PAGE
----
The groom, KJ Wierner, was just a 20-something professional marrying a 20-something professional. It got trickier, in their 30s, when they realized they needed to rethink their roles if their family, which then included two kids, was to thrive.
He was likely to make more money as a lawyer than she was in her profession, so they decided she'd stay home with the kids. But a decade later, they were divorced, with joint custody of their then-teenage kids.
As their roles changed and they moved apart, one thing was constant. Both were devoted to their children.
The Wall Street Journal presents their story in an essay about the changing roles of fathers. In its subhead, the article says that "though losing ground as husbands and providers, men are finding a new role — as rock-solid fathers."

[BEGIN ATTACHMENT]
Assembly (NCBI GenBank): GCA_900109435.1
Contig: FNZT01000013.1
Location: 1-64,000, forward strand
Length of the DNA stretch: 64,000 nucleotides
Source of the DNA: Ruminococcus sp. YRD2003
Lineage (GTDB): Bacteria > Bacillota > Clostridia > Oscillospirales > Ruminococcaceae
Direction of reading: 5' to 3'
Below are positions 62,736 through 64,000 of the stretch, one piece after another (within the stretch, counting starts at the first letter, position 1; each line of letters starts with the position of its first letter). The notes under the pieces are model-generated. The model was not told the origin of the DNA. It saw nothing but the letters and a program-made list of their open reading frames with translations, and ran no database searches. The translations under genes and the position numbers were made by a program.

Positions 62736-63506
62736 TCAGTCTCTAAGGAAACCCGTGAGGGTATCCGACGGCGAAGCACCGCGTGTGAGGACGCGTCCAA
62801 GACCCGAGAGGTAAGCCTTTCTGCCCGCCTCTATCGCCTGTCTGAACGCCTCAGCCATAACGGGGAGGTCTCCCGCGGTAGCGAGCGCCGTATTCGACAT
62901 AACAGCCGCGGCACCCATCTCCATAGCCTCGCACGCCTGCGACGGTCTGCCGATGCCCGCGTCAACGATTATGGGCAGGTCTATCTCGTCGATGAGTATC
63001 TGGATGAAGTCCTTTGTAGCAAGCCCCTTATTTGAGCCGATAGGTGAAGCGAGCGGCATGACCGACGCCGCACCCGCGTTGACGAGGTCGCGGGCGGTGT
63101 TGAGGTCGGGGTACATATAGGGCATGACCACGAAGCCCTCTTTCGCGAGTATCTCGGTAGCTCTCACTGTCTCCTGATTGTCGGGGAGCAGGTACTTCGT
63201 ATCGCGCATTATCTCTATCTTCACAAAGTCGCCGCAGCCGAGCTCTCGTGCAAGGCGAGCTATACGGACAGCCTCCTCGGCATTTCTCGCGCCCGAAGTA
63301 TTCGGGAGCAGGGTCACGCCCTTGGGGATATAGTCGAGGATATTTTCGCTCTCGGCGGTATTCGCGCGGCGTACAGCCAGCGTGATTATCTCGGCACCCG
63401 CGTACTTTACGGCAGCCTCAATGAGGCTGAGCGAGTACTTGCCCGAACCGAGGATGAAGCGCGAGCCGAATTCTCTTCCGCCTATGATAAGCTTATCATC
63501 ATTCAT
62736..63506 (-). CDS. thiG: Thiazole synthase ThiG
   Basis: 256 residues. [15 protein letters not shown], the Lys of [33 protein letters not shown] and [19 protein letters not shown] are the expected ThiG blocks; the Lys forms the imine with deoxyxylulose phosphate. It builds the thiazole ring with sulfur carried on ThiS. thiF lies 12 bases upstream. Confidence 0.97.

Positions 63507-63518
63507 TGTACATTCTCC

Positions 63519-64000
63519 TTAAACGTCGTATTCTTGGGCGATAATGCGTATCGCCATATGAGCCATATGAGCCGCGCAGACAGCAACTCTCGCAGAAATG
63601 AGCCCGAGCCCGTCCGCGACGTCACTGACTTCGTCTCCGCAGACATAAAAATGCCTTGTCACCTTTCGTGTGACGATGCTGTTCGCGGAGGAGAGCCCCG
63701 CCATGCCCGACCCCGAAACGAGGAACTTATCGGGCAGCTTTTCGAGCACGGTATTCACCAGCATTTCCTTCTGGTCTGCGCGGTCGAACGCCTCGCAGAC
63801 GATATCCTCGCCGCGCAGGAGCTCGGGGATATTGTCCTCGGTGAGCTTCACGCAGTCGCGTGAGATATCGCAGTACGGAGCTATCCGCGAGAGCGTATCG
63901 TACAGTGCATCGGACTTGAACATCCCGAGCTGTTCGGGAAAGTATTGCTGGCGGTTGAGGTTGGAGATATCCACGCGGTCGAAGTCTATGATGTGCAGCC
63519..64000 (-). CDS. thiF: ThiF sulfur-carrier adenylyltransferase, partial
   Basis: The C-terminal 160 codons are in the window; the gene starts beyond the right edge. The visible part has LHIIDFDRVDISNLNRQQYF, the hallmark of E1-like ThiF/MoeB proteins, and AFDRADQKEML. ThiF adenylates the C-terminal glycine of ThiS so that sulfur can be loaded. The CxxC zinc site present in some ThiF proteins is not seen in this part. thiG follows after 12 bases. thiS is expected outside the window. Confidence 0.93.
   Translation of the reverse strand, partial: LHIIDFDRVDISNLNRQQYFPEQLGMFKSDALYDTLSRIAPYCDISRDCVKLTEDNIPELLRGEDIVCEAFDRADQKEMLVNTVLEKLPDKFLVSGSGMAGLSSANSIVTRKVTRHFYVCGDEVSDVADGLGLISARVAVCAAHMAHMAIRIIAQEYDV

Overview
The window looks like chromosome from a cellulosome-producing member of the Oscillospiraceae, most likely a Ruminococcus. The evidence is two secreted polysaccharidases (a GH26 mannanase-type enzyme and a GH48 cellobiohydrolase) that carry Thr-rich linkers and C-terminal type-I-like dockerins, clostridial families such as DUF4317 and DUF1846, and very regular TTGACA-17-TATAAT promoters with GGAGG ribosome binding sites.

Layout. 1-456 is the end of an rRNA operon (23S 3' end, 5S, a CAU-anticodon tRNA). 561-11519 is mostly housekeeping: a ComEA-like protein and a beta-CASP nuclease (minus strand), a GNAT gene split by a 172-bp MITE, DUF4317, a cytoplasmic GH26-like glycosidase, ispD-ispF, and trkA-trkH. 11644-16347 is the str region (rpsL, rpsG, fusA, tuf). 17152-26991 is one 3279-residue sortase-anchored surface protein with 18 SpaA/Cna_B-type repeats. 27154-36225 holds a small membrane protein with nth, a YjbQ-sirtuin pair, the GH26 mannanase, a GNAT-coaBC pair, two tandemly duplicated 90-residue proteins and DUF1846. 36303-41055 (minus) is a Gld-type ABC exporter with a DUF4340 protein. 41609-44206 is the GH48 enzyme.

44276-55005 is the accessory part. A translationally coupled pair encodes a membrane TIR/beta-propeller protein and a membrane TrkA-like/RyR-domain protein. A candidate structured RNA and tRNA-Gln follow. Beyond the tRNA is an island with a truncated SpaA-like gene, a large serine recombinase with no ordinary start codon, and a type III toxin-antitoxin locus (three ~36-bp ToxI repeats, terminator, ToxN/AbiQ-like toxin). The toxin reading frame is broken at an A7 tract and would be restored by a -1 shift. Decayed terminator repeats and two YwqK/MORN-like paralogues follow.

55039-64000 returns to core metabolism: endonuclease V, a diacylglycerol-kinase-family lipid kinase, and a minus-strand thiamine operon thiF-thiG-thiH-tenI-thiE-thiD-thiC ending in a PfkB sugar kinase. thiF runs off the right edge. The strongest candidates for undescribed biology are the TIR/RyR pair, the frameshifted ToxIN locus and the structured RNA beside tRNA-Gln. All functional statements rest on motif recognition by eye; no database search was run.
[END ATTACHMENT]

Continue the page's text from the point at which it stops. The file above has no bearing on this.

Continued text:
The essay says that dads "now drive kids to more doctor appointments, preside over more homework assignments and chaperone more play dates." The increase in co-parenting is a fact that the U.S. Census Bureau has been tracking for some time.
"Fathers are no longer seen as just providers or occasional baby sitters, but as actively engaged in their children's emotional and daily lives, down to their routine care," Lauren Rinelli McClain, an assistant professor of sociology at Savannah State University, told the Journal for the essay.
It's a timely topic — so much so that a national conference on "Fathers and Fathering in Contemporary Contexts" is being held later this month at the National Institutes of Health in Bethesda, Md.
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